Reviews

Truly Devious by Maureen Johnson

Before I started reading Truly Devious, I asked Twitter for a specific kind of book.

While books about private/boarding schools may seem plentiful to some, the one that I’m looking for has some type of essence to it. I think The Secret History captured it the most, even though I didn’t love the story with my whole heart. If We Were Villains was almost there, although I remember being a little disappointed.

But when quite a few people suggested Truly Devious, I gave it a go, despite the synopsis feeling a little younger than what I was looking for.

However, I happily realised that Truly Devious was bringing something more than that eerie, snobby privileged ‘rich kids doing bad things’ plot that I enjoy. It was humanising true crime.

truly devious

True crime plays a big part in Truly Devious. Our main character, Stevie Bell, is obsessed with the mysterious criminal history of her new school. Plus she’s a pretty good investigator. But this story took a very interesting direction which didn’t stray too far from the classic ‘whodunnit?’, but also explored what a lot of crime books don’t.

 

While Stevie Bell is uncovering the mystery of Ellingham Academy, one of her fellow students is murdered, revealing puzzles that resemble the murderer all those years ago. And while Stevie delves into this mystery too, she and her classmates experience and discuss grief. A thing that a lot of murder mystery novels gloss over.

While it is a ‘mystery’ how their classmate died, they still died, and it hits everyone hard. Especially since these kids are between 17-18 and have probably never experienced grief like this before. And that bled into the school’s unsolved mystery.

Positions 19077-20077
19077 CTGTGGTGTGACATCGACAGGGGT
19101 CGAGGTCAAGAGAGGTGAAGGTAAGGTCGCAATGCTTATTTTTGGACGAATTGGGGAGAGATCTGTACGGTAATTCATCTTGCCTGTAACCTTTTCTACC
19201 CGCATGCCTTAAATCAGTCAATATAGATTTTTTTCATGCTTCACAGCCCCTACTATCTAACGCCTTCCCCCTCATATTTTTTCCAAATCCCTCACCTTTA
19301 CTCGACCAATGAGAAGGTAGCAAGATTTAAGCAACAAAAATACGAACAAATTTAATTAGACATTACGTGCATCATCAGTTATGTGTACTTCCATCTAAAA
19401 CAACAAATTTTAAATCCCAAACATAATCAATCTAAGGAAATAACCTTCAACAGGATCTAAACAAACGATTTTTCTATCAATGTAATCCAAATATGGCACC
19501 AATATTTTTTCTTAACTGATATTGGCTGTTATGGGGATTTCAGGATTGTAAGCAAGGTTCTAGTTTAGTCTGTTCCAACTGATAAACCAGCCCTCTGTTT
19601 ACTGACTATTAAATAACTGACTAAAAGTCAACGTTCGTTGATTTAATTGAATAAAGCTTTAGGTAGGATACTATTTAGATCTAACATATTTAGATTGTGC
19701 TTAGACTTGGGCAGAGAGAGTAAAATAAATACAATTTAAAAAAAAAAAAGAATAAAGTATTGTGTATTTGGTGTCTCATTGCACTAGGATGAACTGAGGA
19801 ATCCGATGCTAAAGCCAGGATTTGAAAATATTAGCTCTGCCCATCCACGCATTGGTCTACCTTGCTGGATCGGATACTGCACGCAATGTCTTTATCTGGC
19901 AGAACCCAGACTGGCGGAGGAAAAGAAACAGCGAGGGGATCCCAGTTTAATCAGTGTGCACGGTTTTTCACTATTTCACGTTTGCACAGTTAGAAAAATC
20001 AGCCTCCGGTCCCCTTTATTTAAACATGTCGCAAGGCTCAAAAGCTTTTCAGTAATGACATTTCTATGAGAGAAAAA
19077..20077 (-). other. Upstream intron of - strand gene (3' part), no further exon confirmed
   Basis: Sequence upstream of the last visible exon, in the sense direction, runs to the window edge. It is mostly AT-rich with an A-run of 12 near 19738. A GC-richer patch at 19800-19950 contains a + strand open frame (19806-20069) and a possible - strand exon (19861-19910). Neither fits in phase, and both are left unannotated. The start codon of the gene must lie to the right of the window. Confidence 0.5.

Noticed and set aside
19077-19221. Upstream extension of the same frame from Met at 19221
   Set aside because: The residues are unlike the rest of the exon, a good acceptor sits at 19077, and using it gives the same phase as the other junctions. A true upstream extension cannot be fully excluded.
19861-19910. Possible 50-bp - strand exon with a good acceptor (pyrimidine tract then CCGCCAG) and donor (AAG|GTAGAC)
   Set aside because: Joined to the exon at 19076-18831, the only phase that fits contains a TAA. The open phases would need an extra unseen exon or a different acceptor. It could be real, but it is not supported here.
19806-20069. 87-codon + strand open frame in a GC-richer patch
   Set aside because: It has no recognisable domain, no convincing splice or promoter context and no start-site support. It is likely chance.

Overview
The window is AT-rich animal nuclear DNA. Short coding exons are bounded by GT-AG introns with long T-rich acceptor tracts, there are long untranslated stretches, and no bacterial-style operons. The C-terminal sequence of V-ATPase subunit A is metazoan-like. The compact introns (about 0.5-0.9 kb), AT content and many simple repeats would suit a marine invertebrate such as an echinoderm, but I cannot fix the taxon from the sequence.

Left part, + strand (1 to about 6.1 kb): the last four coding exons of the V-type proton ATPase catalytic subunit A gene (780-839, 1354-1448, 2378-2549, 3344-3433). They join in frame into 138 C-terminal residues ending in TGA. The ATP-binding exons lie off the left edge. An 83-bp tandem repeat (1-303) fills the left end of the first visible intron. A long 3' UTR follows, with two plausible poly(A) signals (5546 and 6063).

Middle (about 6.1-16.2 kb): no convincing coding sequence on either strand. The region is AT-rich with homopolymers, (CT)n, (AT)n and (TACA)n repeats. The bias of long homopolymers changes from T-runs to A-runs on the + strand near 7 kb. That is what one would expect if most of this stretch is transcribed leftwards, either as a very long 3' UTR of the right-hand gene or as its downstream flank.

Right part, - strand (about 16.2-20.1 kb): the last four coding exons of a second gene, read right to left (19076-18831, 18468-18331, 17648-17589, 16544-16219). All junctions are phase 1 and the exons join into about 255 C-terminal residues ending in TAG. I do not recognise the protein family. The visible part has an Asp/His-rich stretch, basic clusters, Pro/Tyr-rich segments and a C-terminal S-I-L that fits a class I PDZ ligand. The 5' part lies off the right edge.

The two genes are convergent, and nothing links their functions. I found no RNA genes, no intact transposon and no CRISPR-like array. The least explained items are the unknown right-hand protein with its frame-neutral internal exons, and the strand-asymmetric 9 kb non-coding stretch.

The people who died, the people who grieved, they were all real people.

They weren’t just names and motives on a true crime podcast, and it was nice to read about in an age that likes to dissect murder mysteries and forget that these were real people experiencing horrific things (so stop romanticising serial killers, yeah?)

I’m pretty sure the sequel comes out soon, and Truly Devious ended on quite a big cliffhanger. So, at least my wait hasn’t been long. I feel sorry for those who have been in the limbo between book one and two.

Publisher: Harper Collins
Release Date: January 2018
Rating: 
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3 Comments

  1. inareadingworld

    March 2, 2019 at 1:40 am

    This book sounds really good! It would be perfect timing for me to pick it up soon before the next one comes out. Great review 🙂

  2. tasya @ the literary huntress

    March 2, 2019 at 5:24 am

    Great review, Hollie! I’ve been hearing great things about this book and the author’s other books in general, so I’m excited to read this one! I agree, grief is a thing that is really important but often glosses over in favor of the ongoing mystery. I can’t remember reading mystery books where the characters actually grieved, instead of jumping back into solving or using the grief to solve the mystery and then the story ends there. I can’t wait to read this!

  3. jamishelves

    March 2, 2019 at 7:12 am

    Great review!! I loved this book and I’m glad you did too. I agree there was way more to this book than I was expecting. I thought it’d just be a mystery but I liked it much more then that and I think it brought a lot to the table. I need to read book two still but I’m so excited for it

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